Julia Garner

Owen Bruce /thelicensingproject.com

Matt Bomer

Matthias Clamer /USA Network

Kaitlyn Dever

Cliff Watts /Netflix

Bowen Yang

Sela Shiloni

Sarah Snook

Joe Pugliese /HBO
Fill 1
Fill 1
May 27, 2020

High Five

In an Emmy season unlike any other, audiences are lauding these five for their discerning, diverse performances.


By Jennifer Vineyard

When a shocked and shaking Julia Garner won the Emmy for Outstanding Supporting Actress in a Drama Series last fall, she actually "blacked out" for a moment, she says, before haltingly comparing the award to a large foil-covered chocolate she wanted to break into pieces to share the honor.

"I was like, 'Oh my God, this is insane!'" Garner was startled in part because her work as whip-smart Ruth Langmore on Netflix's Ozark unexpectedly beat out a contingent of presumed favorites from the final season of Game of Thrones.

She was also preoccupied — she'd been mentally prepping to shoot a "huge scene" in the Ozark season-three finale. "As soon as I got off the stage, I started thinking about what I had to do that Tuesday," she says. "It was crazy timing."

Garner grew up in New York, where she studied acting in her teens as a cure for shyness.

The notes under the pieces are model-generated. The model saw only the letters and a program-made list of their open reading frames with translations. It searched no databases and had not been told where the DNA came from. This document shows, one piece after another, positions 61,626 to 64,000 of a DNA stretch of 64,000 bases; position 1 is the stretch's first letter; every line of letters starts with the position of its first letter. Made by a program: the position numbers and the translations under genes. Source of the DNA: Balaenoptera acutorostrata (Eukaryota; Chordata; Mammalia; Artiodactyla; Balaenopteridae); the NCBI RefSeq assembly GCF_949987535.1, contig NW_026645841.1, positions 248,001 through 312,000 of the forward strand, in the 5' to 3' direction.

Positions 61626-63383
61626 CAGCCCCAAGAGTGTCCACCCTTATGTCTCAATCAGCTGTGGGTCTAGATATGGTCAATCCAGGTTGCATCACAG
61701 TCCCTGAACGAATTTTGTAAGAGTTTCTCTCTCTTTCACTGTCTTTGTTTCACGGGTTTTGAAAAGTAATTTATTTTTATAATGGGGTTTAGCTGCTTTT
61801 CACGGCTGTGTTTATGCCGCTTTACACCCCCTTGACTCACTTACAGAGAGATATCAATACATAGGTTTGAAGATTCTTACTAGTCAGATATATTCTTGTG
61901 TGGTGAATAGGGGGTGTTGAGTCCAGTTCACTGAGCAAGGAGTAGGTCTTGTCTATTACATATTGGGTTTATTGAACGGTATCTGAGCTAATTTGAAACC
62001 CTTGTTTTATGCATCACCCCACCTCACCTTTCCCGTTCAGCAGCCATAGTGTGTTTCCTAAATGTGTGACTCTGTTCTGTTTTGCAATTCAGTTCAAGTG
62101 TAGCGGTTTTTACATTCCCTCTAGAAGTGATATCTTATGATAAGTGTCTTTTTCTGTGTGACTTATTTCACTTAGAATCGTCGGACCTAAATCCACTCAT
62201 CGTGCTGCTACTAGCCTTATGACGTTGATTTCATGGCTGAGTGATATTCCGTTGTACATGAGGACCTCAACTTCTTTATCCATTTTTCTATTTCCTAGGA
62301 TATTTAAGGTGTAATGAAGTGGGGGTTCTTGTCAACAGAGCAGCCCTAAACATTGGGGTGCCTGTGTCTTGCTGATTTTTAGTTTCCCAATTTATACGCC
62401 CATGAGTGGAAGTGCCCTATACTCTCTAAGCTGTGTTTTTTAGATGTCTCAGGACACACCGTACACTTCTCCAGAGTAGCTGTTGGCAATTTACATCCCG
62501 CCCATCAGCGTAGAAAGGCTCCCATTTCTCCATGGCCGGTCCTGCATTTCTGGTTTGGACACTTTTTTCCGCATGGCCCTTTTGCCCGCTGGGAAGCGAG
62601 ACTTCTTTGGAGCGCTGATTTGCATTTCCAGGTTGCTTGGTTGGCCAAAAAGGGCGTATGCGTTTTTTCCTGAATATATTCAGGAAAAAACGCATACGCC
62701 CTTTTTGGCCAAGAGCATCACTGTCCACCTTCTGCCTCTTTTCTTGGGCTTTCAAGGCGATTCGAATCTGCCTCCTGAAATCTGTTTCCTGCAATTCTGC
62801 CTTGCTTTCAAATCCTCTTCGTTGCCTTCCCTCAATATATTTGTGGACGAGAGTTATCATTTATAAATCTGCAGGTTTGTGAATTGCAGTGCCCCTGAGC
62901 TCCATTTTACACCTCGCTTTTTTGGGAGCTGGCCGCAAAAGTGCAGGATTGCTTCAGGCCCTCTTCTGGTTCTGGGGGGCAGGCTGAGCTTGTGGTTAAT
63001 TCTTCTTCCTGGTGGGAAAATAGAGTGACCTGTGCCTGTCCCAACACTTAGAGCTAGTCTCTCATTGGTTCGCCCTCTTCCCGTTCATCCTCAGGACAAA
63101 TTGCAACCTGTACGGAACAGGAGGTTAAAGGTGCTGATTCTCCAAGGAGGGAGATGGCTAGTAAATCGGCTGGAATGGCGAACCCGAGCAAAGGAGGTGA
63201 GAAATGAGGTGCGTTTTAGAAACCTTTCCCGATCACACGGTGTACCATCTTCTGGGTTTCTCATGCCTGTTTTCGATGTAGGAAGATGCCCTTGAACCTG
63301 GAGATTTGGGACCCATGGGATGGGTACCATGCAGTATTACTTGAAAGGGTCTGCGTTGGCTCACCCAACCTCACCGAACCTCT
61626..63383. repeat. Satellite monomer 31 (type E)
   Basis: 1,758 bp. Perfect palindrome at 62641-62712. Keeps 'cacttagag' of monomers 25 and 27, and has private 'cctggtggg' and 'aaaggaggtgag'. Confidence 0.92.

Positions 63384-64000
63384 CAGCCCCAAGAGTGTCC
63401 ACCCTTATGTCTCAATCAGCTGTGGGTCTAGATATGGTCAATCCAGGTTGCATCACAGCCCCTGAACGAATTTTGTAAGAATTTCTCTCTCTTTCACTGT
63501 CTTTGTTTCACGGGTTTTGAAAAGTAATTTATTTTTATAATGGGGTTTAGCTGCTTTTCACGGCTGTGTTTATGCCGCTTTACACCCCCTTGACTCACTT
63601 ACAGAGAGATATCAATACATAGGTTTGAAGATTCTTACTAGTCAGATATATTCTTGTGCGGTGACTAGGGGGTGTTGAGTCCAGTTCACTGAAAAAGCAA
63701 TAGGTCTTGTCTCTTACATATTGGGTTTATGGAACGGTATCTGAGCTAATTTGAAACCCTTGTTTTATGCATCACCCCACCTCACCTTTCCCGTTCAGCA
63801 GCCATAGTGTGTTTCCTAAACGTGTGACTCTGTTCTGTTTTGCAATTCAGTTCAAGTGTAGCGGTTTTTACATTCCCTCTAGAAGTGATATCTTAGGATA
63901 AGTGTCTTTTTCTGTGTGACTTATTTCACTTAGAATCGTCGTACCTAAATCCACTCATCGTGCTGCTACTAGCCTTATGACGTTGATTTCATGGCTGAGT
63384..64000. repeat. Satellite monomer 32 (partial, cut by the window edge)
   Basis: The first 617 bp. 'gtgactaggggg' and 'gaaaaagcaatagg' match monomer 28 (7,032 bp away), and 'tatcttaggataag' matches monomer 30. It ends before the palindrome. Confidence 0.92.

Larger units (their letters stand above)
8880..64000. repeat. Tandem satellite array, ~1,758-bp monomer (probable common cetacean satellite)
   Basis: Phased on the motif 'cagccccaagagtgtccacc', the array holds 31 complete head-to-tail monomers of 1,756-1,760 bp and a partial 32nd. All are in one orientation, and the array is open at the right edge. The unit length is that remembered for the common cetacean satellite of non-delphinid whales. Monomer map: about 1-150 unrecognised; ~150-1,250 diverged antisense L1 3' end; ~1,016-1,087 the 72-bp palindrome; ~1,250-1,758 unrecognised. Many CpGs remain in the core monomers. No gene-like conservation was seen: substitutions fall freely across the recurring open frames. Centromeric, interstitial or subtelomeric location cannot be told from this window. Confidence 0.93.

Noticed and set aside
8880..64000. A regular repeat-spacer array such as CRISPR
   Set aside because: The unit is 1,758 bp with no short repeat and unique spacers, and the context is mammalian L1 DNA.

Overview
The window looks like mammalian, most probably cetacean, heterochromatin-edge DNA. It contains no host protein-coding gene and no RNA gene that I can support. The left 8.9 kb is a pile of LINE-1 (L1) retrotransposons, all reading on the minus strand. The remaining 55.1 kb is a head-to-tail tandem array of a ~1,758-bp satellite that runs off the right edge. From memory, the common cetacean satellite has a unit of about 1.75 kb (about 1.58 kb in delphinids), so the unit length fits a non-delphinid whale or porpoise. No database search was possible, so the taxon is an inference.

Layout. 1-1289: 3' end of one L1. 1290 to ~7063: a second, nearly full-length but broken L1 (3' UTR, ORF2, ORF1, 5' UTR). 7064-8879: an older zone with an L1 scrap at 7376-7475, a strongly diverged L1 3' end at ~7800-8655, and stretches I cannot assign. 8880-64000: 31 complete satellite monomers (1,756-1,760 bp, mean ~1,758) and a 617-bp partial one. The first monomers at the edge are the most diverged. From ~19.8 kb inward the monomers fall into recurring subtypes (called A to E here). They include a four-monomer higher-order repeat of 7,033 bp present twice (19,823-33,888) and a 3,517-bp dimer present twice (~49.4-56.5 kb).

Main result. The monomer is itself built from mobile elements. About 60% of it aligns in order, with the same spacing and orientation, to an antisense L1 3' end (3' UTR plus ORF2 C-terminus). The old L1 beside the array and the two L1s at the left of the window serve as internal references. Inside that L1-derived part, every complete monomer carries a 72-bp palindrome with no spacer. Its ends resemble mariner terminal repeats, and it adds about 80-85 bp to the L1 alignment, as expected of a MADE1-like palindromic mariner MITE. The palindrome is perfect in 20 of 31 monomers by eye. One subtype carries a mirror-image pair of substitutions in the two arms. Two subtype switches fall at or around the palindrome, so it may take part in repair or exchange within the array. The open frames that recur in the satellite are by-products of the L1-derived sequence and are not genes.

Auditioning for student films led to her first role, in 2011's Martha Marcy May Marlene, and when juggling film festivals with midterms proved difficult, she opted for a GED.

Even so, she's never skimped on homework — she's always done a lot of prep, chronicling her various characters' feelings in a journal. "If I lost that, it would be devastating," she says.

The book is running low on pages these days, filled with voices from her professional past: Michelle in the Paramount Network's Waco, Ellie in Netflix's Maniac and Terra in Bravo's Dirty John, as well as several women with daddy issues, like Kimmy in FX's The Americans, Maddy in Amazon Prime's Modern Love and Ruth in Ozark.

What unites them, she thinks, is their curiosity. "Dear Diary," she might write. "Today I had a bad day — I was really upset at Marty." She also keeps a list of her characters' physical traits — "how they walk, do their hair, facial expressions, do they blink too much?"

The prep makes her feel more secure, but sometimes she still feels as if she's about to vomit during key scenes. So she incorporates that discomfort into her work.

"If you feel like you want to throw up, it's because they want to throw up," she explains. During one huge scene — the one that worried her on Emmy night — she used her distress to turn the angry Ruth into an almost feral creature, screaming and carrying on "like a wild cat."